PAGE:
In the bigger picture, demographics—long viewed as Russia’s sword of Damocles—are a less daunting challenge than they appeared to be a decade ago. Forecasters at the United Nations expect Russia’s population to contract by nearly 7%, to about 136 million people, by 2050. They also expect that much of Europe and China will see their populations drop in the coming decades, which will pressure growth and restrain productive capacity.

Russia, on the other hand, is bucking expectations of two decades ago: Average life expectancy has increased a remarkable eight years since 2003, to an average of 73 years—though it remains below the 79-year average of the US. Alcohol consumption, long an underlying cause of subpar male life expectancy, declined by 33% since 2006. Infant mortality has been cut in half since Soviet times, reflecting a dramatic improvement in Russians’ overall health.

To be sure, the bearish case for Russia is familiar to even the most casual observer: The semi-authoritarian reign of President Putin, now in his fifth presidential term, stifles democracy, dissent, reform and new thinking. There’s little hope for change, following constitutional and regulatory changes that mean Putin can remain in the Kremlin until 2036, when he’ll be 83 years old. The imprisonment of dogged Putin critic Navalny (ostensibly for embezzlement, though most understand the Kremlin wants him out of the spotlight) has yet again thrust Russia’s troubled relationship with democracy to the fore.

The economy remains dependent—perhaps too dependent—on hydrocarbons. Russia is the world’s third-biggest oil producer and the second-largest natural gas producer, and these products account for over 60% of its total exports and more than a quarter of GDP. The state is by far the biggest player in many sectors of the economy. For example, state banks account for more than half of the banking sector’s assets, crowding out private initiative and investment.

As a result, growth has stagnated. Economic output did not rise above 2.5% for the past five years, according to the World Bank’s DataBank. Foreign direct investment (FDI) collapsed by 95% in 2020, to levels last seen in 1994—but even before Covid-19, in 2019, FDI as a percentage of GDP floated at 1.9%, well below other emerging markets. The ruble has lost nearly a third of its value relative to the dollar since early 2018.

Russia’s prickly relations with the West heighten the perception of geopolitical risk. The massing of Russian troops along Russia’s shared border with Ukraine earlier this year highlighted the continued scope for military mischief, with its 2014 annexation of Crimea still looming large.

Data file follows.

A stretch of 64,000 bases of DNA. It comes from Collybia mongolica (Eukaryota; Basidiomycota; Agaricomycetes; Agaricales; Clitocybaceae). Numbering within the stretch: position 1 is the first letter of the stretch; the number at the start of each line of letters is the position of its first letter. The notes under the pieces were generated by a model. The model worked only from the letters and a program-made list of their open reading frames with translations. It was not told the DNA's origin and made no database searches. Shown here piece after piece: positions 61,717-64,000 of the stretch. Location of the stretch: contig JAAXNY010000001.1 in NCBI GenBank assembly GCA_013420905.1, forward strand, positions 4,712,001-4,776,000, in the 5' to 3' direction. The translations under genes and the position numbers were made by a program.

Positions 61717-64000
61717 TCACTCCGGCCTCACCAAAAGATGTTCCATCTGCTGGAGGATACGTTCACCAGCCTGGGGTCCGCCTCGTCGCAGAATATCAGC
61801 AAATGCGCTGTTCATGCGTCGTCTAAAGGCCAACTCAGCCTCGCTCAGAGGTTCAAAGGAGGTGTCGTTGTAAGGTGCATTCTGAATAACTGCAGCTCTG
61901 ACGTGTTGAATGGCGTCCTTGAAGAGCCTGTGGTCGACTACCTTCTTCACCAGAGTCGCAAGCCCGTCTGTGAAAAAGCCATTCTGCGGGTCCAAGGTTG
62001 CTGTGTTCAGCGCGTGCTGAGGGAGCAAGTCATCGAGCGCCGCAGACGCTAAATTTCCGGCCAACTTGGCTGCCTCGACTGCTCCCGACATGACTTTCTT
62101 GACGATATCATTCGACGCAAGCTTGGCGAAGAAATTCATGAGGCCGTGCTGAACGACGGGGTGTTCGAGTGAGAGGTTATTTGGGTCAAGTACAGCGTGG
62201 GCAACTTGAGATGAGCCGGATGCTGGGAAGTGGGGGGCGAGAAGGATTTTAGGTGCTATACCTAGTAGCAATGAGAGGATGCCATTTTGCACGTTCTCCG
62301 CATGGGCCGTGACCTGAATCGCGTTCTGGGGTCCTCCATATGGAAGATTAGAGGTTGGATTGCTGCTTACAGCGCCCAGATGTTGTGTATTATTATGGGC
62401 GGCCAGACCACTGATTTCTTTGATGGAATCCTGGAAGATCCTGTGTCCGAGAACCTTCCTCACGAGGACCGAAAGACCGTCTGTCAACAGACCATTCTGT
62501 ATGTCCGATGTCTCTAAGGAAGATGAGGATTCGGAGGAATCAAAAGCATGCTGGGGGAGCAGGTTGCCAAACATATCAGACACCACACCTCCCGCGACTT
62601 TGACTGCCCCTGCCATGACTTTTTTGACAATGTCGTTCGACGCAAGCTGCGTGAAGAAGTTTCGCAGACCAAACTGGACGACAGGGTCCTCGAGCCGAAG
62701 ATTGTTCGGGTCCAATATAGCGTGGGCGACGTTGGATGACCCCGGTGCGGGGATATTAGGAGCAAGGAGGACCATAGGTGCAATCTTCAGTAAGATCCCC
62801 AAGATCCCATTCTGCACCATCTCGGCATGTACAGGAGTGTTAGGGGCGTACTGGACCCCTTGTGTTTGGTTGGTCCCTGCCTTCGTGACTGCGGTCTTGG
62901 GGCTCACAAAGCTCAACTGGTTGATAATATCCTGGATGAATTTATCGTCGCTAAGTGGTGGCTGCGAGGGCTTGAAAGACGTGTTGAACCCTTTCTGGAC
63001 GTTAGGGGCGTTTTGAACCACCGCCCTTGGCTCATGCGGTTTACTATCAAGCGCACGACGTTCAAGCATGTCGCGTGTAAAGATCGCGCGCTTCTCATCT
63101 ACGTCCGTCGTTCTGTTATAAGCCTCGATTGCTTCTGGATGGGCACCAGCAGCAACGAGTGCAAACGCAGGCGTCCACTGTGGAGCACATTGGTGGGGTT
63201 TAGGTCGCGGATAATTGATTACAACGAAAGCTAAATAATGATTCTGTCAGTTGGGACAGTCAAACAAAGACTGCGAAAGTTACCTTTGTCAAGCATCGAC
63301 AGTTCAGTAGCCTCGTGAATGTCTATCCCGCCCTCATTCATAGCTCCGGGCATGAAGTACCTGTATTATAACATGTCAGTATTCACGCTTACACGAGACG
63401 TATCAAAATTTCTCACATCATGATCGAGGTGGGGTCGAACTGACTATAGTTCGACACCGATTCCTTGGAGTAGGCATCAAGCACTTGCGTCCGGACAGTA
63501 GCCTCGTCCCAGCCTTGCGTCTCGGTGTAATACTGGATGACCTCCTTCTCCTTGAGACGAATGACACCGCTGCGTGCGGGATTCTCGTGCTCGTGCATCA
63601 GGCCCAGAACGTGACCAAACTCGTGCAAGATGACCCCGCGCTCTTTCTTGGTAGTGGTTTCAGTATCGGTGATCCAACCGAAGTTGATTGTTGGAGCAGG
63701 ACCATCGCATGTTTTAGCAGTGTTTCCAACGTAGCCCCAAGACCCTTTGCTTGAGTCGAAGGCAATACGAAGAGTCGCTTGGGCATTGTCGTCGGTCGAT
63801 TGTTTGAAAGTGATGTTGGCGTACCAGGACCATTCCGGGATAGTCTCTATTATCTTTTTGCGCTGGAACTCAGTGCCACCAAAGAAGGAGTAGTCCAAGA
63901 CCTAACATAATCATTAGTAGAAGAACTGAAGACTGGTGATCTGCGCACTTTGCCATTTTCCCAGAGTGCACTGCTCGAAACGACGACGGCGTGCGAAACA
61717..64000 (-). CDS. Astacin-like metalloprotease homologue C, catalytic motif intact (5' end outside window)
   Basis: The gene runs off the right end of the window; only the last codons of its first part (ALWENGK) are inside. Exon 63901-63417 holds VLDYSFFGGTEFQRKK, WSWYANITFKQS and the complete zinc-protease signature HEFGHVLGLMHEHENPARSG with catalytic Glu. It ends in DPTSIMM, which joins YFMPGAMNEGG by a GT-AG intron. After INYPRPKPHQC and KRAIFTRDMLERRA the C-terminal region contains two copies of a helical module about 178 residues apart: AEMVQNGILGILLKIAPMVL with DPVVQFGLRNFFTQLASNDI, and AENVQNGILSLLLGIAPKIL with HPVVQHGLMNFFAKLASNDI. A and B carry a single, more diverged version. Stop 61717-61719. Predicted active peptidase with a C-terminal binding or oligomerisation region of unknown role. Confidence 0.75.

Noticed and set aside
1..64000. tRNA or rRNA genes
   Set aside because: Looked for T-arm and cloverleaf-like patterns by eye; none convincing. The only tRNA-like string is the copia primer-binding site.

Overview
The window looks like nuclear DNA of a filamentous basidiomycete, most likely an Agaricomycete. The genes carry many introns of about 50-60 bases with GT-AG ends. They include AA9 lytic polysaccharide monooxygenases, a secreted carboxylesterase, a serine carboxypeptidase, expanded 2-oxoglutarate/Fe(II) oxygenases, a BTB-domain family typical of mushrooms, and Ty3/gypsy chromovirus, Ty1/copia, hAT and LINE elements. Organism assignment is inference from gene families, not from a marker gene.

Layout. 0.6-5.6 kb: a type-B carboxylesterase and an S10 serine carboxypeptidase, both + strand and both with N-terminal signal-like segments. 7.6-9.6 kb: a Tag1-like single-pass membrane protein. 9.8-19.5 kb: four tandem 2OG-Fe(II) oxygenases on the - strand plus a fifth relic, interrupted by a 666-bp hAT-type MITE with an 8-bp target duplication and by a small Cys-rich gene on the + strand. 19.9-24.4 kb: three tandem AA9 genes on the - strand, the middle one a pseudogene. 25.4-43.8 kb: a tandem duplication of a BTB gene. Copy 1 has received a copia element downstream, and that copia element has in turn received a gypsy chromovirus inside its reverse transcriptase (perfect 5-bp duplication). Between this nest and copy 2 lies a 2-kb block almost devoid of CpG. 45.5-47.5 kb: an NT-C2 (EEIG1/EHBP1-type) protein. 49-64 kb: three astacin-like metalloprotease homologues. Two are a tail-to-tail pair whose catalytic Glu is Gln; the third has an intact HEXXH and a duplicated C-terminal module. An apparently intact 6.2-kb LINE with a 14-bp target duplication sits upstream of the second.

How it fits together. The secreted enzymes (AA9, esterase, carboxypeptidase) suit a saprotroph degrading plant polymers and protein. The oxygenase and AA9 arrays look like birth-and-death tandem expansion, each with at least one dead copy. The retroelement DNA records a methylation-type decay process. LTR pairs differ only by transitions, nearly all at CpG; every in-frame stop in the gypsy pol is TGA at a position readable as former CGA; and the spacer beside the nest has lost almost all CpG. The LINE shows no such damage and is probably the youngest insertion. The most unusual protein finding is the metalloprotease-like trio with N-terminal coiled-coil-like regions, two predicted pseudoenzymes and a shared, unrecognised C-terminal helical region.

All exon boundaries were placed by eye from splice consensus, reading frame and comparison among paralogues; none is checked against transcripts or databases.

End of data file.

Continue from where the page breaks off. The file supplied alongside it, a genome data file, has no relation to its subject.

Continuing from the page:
Investor interest in Russia is also dampened by concern over possible increased sanctions on the Russian economy. The US-Russia relationship is “the worst it’s been since the early ’80s,” said Ian Bremmer, founder and president of political risk consultancy Eurasia Group, in an online GZERO talk.

Finally, continued poor corporate governance—as highlighted by the politicized February 2019 arrest of high-profile American investor Michael Calvey—is a continued deterrent to investment. The enduring perception that at best the rule of law is shaky, and at worst it is weaponized against investors who fall afoul of Russians with friends in high places, accounts for the continued sharp valuation discount of Russian assets relative to those of other emerging markets.

The news isn’t all bad for Russia. Some savvy international investors have found a way to navigate the shoals of corporate governance. “The issue in Russia is not the laws, it’s the law enforcement system,” Adshead says. “The courts in Russia are not there to protect the weak against the strong. So minority investors are dependent on being able to align their interests with other big shareholders­—or else find companies that are motivated to do the right thing,” he advises.

And some longtime foreign investors in Russia are happy for the drumbeat of negative news to continue to emanate from the country, because it keeps out the competition. “It’s fantastic that everyone is so scared of coming here,” says one prominent British entrepreneur who’s been active in retail, fintech and real estate. “It makes my life a lot easier.”